In FIG. 9 there is disclosed a schematic diagram of the electronic circuit of this invention. Coils 15 and 16 are serially connected across a voltage divider network which comprises a serial combination of a resistor 135, a resistor 133, a resistor 134 and an in-phase balance control designated generally as 136. In-phase balance control 136 comprises a parallel combination of a resistor 137 and a variable resistor 138. A common junction between coils 15 and 16 is connected to a common junction between resistors 133 and 134. An out-ofphase balance control indicated generally 139, which comprises the parallel combination of a resistor 140 and a variable resistor 141, is connected from the common junction between resistors 133 and 135 to a wiper arm of variable resistor 138. There is also shown a pair of KC sample input terminals 145 and 147. Also shown is a pair of horizontal output terminals 150 and 151, for connection to the horizontal input terminals of an oscilloscope. A resistor 148 is connected between terminal 145 and terminal 151. A variable capacitor 149 is connected between horizontal output terminals 150 and 151. Terminals 147 and 150 are connected to a common ground. Terminal 145 is also connected through a resistor 146 to the wiper arm of variable resistor 141 in the out-of-phase balance control 129.

Also shown is a differential amplifier indicated generally at 142 comprising a pair of transistors 143 and 144. Transistor 14.3 is here shown as a PNP transistor having an emitter 162, a collector 163 and a base 161. Transistor 144 is also shown as a PNP transistor having an emitter 165, a collector 166 and a base 164. Emitters 162 and 166 are connected together through a serial combination of a resistor 70 and a resistor 71. Bases 161 and 1-64 are connected together through a serial combination of a resistor 167 and a resistor 168. A common junction between resistors 167 and 168 is connected to'the common ground. Collectors 163 and 166 are connected together through a serial combination of a resistor 154 and a resistor 155. The common junction between resistors 154 and 155 is connected to a negative terminal of a power input 94. Base 161 is also connected to the common junction between resistors 133 and 135. Base 164 is also connected to the wiper arm of variable resistor 138 in the in-phase balance control 136.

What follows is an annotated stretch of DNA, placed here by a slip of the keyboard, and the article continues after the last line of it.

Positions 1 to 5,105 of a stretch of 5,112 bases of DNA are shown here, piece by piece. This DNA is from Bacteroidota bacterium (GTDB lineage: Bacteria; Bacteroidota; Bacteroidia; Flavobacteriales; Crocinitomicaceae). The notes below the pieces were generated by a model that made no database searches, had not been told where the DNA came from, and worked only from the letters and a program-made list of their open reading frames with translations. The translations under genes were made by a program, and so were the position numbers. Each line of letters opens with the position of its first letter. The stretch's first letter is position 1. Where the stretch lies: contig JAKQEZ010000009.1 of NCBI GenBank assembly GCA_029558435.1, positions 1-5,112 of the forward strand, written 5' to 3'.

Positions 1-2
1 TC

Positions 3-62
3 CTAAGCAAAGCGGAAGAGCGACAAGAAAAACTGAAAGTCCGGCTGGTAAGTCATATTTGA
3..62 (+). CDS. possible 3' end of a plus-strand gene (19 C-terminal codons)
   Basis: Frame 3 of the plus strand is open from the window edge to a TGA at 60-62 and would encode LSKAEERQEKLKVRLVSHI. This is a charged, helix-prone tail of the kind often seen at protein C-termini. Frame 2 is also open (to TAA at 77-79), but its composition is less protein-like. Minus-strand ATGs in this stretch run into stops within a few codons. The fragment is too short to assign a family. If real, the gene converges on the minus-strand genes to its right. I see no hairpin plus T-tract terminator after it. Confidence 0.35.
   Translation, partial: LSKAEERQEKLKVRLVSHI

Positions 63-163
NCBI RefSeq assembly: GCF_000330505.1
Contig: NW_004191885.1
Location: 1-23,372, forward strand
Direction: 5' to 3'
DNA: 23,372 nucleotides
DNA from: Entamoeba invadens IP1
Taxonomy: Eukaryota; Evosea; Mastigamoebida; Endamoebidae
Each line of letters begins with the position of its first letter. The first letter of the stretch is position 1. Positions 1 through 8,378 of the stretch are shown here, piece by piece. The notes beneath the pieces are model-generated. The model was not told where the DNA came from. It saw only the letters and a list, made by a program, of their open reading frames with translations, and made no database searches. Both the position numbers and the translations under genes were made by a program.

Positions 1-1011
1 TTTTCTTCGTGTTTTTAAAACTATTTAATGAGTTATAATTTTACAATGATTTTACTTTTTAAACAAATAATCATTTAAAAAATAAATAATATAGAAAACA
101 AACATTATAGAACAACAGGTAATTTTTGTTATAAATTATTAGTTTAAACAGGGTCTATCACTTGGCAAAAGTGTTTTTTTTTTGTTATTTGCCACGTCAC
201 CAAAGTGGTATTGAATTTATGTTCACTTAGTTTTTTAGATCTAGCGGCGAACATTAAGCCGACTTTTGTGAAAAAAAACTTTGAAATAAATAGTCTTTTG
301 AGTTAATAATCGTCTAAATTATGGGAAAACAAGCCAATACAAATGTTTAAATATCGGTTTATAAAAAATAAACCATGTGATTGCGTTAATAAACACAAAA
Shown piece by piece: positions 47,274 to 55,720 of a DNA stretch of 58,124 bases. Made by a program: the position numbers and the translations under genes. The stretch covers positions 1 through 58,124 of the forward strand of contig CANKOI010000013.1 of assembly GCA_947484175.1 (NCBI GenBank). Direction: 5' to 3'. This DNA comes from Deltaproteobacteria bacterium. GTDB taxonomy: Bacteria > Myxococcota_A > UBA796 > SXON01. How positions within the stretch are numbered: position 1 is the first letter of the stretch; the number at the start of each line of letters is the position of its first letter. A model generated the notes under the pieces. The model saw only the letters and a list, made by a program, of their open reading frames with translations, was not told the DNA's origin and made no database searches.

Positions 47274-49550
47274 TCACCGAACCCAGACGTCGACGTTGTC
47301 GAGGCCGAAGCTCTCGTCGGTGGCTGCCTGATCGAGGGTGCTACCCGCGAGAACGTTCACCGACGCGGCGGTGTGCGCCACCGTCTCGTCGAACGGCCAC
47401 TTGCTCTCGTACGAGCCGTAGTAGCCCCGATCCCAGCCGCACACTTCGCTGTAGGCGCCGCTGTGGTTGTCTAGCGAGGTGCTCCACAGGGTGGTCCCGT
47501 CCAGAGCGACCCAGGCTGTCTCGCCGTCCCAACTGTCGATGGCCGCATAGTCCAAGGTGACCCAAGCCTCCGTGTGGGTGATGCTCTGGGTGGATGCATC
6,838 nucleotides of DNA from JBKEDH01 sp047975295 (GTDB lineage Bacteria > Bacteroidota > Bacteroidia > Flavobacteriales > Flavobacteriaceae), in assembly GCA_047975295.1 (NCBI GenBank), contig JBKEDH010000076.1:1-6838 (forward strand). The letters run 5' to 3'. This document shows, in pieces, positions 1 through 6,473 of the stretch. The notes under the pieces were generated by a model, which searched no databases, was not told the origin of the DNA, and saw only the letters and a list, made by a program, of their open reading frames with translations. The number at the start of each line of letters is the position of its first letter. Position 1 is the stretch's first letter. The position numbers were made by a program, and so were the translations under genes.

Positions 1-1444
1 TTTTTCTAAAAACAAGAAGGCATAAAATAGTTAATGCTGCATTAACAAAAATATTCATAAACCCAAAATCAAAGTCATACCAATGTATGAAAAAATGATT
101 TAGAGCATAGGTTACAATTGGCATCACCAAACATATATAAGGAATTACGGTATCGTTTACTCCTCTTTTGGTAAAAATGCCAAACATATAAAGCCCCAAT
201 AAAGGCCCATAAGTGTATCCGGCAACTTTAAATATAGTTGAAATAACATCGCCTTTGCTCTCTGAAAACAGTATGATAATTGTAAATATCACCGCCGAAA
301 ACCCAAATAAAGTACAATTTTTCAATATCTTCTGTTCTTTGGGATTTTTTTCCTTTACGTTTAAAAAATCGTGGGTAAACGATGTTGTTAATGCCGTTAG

There is also shown an integrator-amplifier 122. Integrator-amplifier 122 comprises a set of transistors 74, 75, and 176, here shown as PNP transistors. Transistor 74 has an emitter 81, a collector 82 and a base 80'. Tran sistor 75 has an emitter 84, a collector 85- and a base 83. Transistor 76 has an emitter 87, a collector 88 and a base 86. Collectors 82 and 85 are connected together through a serial combination of a resistor 108 and a resistor 109. Emitters '81 and 84 are connected together through a serial combination of a capacitor 90 and a resistor 92, and also through a serial combination of a resistor 89 and a resistor 93. Bases 80 and 83 are connected together through a serial combination of a resistor 95 and resistor 96. A common junction between resistors 95 and 96 is connected through a resistor 97 to the common ground. Base 80 is also connected through a capacitor 98 to the common ground. Base 83 is connectedthrough a capacitor 99 to emitter '87. Emitter 87 is connected through a resistor 100 to the common ground. Collector 88 is connected to collector '85 through a resistor 101. Base 86 is connected through a variable resistor 107 to the common ground. Base 86 is also connected to collector 166 of transistor 144. Base 86 is also connected through an integrating capacitor 77 to the common ground. A junction between resistrs'70 and 71 is connected'by a resistor 72 to a junction between resistors 89 and 93-, which junction is also connected to a positive terminal of power input 94. A junction between resistors 154 and 155 is connected to collector 85 of transistor 75. Collector 85 is also connected to the negative terminal of power input 94. A capacitor 110 is connected across resistor 109 to form' a low frequency compensating network indicated generally at 104. Collector 82 is connected through a capacitor 111'to a vertical output terminal 112. Another vertical output terminal 113 is connected to the common ground. The pair of vertical output terminals 112 and 11 3 are adapted to be connected to the vertical input terminals of an oscilloscope.